The North Pole, Parker’s Piece Park, Cambridge

The North Pole Ice Rink returns to Cambridge this year between November 19 and January 3, alongside a magical Christmas market.

You can skate during the day or in the evening, jump on the Ferris wheel, enjoy delicious food and drinks at the Ice Bar or take a ride on the UK’s longest three-lane slide.

Tickets to The North Pole are available now, with prices starting at £ 13 for adults and £ 11 for children, with discounted family and seasonal tickets also available.

Leeds Castle, Maidstone, Kent

Leeds Castle, which is in Kent and not Leeds, is open from November 27 to January 2 for its famous Christmas market filled with seasonal gifts, toys, festive decorations, food and drink specials.

You will enter the popular Christmas song, The Twelve Days of Christmas, as you browse 12 different works of art depicting the song’s gifts.

Whether it’s a romantic stroll through the dove’s arch in the forest, admiring seven shimmering swans swimming on the Great Water or hitting 12 drummer drums near the playgrounds, the trail was designed with plenty of photo moments, interactive elements for the little one to enjoy and plenty of sensory experiences to explore.

The castle itself will be a Christmas wonderland, full of trees and decorations to admire.

Tickets are included in the price of regular admission, which is £ 28 for adults, £ 27 for over 65s and students, £ 19.50 for children and free for under four.

Discounts for disabled visitors, caregivers and family groups are also available.

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Behind Closed Doors – Ball State Daily

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Maya Wilkins is a junior journalism student and writes “Girlboss’d” for The Daily News. His opinions do not necessarily reflect those of the newspaper.

I don’t watch the game.

You can’t see the countless nights I’ve been awake crying because my thoughts are telling me my life is useless. You haven’t seen the journals I’ve filled wishing things would get better when they seem to be getting worse. You haven’t been part of the internal struggle I’ve been through since I was 11.

I don’t look like someone who has thought about suicide. My positive personality and drive for success takes people’s attention away from years of painful comments about my height, weight, education, and personality.

I don’t watch the game.

I was told that my thoughts were invalid, that there was no way I could actually feel this. I remember being told this for the first time when I was 11 and asked my best friend why I was constantly sad. She said I needed to grow up and think about people who “were really struggling.”

When I open up, I have been told that I am being too dramatic, that I need to “toughen up” or that I don’t understand how good my life is.

I fully understand that my life is easier than most – I have parents who love each other, I received a quality education, I grew up in a house where I was always reminded that I was loved it and have always had at least a few close friends.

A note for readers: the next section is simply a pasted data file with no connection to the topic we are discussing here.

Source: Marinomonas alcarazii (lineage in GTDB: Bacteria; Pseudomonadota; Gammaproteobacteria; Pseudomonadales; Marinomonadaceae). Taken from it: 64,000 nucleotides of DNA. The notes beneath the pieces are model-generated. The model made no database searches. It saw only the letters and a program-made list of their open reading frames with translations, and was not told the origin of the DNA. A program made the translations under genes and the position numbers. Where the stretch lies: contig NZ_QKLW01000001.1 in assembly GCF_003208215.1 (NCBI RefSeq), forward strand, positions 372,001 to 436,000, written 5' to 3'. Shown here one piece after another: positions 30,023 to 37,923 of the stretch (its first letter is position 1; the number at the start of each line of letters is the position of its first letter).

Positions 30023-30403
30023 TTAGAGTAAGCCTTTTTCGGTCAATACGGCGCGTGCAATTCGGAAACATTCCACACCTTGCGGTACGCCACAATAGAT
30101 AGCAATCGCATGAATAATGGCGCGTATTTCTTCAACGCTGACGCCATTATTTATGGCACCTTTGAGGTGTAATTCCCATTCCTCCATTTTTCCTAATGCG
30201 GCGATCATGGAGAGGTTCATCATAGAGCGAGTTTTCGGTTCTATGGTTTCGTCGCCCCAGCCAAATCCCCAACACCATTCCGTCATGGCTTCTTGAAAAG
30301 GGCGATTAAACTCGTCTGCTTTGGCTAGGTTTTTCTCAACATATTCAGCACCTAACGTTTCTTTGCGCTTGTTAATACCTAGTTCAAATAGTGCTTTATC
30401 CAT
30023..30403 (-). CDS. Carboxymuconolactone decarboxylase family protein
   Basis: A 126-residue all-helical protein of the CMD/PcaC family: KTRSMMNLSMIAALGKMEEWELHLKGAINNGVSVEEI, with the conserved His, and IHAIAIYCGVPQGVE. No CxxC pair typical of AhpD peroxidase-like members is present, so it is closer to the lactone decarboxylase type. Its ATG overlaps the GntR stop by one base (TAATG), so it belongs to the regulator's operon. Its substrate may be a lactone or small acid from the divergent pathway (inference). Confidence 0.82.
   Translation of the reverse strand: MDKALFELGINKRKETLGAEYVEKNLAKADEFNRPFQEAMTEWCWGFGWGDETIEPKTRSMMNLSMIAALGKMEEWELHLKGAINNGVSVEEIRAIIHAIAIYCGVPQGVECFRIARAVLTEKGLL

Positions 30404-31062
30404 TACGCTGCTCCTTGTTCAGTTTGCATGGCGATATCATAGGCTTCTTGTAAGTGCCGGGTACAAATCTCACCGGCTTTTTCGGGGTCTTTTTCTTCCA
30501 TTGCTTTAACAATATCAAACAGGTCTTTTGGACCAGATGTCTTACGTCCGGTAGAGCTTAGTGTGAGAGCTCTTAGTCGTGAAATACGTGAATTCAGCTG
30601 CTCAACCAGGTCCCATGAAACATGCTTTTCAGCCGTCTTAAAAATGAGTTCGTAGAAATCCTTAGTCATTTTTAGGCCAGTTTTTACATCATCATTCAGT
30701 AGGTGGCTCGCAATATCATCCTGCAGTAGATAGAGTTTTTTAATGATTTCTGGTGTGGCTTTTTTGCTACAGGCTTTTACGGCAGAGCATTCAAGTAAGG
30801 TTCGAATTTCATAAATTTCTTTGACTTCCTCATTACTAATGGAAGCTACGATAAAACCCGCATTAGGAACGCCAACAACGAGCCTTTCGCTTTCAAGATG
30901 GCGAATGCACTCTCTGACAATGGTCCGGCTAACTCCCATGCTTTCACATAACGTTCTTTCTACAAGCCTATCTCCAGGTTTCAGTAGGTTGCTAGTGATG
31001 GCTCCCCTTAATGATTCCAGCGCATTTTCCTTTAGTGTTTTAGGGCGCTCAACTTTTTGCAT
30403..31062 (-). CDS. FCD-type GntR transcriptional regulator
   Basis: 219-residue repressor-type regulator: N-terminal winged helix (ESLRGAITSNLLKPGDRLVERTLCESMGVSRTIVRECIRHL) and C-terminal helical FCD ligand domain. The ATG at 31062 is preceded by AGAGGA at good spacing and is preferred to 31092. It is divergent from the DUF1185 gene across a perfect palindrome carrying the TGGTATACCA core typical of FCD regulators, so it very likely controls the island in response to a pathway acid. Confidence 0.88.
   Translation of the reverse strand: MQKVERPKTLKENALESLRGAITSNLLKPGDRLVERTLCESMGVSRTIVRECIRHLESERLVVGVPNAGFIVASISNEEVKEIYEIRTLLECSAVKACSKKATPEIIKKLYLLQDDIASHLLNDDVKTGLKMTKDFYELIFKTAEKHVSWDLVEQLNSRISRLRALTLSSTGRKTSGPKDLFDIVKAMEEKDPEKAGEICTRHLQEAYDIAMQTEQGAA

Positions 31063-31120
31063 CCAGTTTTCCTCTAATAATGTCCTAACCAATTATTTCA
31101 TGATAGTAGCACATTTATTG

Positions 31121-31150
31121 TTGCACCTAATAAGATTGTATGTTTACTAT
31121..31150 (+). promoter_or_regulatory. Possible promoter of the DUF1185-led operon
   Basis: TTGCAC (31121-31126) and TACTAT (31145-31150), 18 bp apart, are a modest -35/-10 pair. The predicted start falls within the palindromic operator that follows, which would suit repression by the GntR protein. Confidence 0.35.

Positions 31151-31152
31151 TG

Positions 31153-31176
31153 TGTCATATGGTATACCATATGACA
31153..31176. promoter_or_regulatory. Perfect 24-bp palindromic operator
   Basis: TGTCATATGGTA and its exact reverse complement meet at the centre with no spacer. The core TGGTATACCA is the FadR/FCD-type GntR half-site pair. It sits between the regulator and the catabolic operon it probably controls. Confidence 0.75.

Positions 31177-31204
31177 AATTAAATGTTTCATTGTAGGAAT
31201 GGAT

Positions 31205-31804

But I always tell myself that nothing I do will live up to other people’s standards. I tell myself that I will never be enough. I’m still struggling.

According to the World Health Organization, more than 700,000 people commit suicide each year, or one life every 40 seconds. And, for every adult who committed suicide, there may be 20 more who attempted suicide and are missing.

Kamryn Tomlinson, DN Illustration

It doesn’t even include statistics for children, where suicide is the second leading cause of death. It was also before the COVID-19 pandemic, a time when people were isolated in their homes and trapped in their own thoughts.

How many of these people did not “look suicidal”?

How many of these people have been told that they cannot be depressed because their life is so good?

How many of these people didn’t seem to be part of the game?

Our lives are like icebergs – people can only see what is on the surface, but not what is hidden deeper. I don’t know what someone else’s thoughts are, and they don’t know what mine are. Without asking, we don’t know anything about what other people are going through.

However, due to our addiction to social media, people feel the need to judge and comment more based on what they see on the surface. Although I love Instagram and Twitter, I know how toxic it can be for me.

If I see someone from high school posting a college quality post to them, I compare it to my experience. When a friend of mine posts about an amazing opportunity he had, I wonder why I am not trying hard enough for the same. If I see my sisters posting about traveling and making memories without me, I feel sad that I have to leave them.

I don’t know why I feel the need to compare myself to everyone else or why I feel the need to make everyone happy, but every time I see these messages, these negative thoughts and feelings come back, telling me that I don’t. will never live up to expectations. Everything is based on a surface level environment that is handcrafted

The moment I felt this the most was during my first semester of freshman, especially from late October to early November 2020. Starting college during a pandemic has not been easy, and every day felt like I was missing out on a “college experience.”

I felt lost in my specialty and wasn’t writing as much as I had hoped. I had friends, but I almost always felt I belonged in the group. My classes didn’t meet in person, so it was difficult for me to stay focused and take on challenges.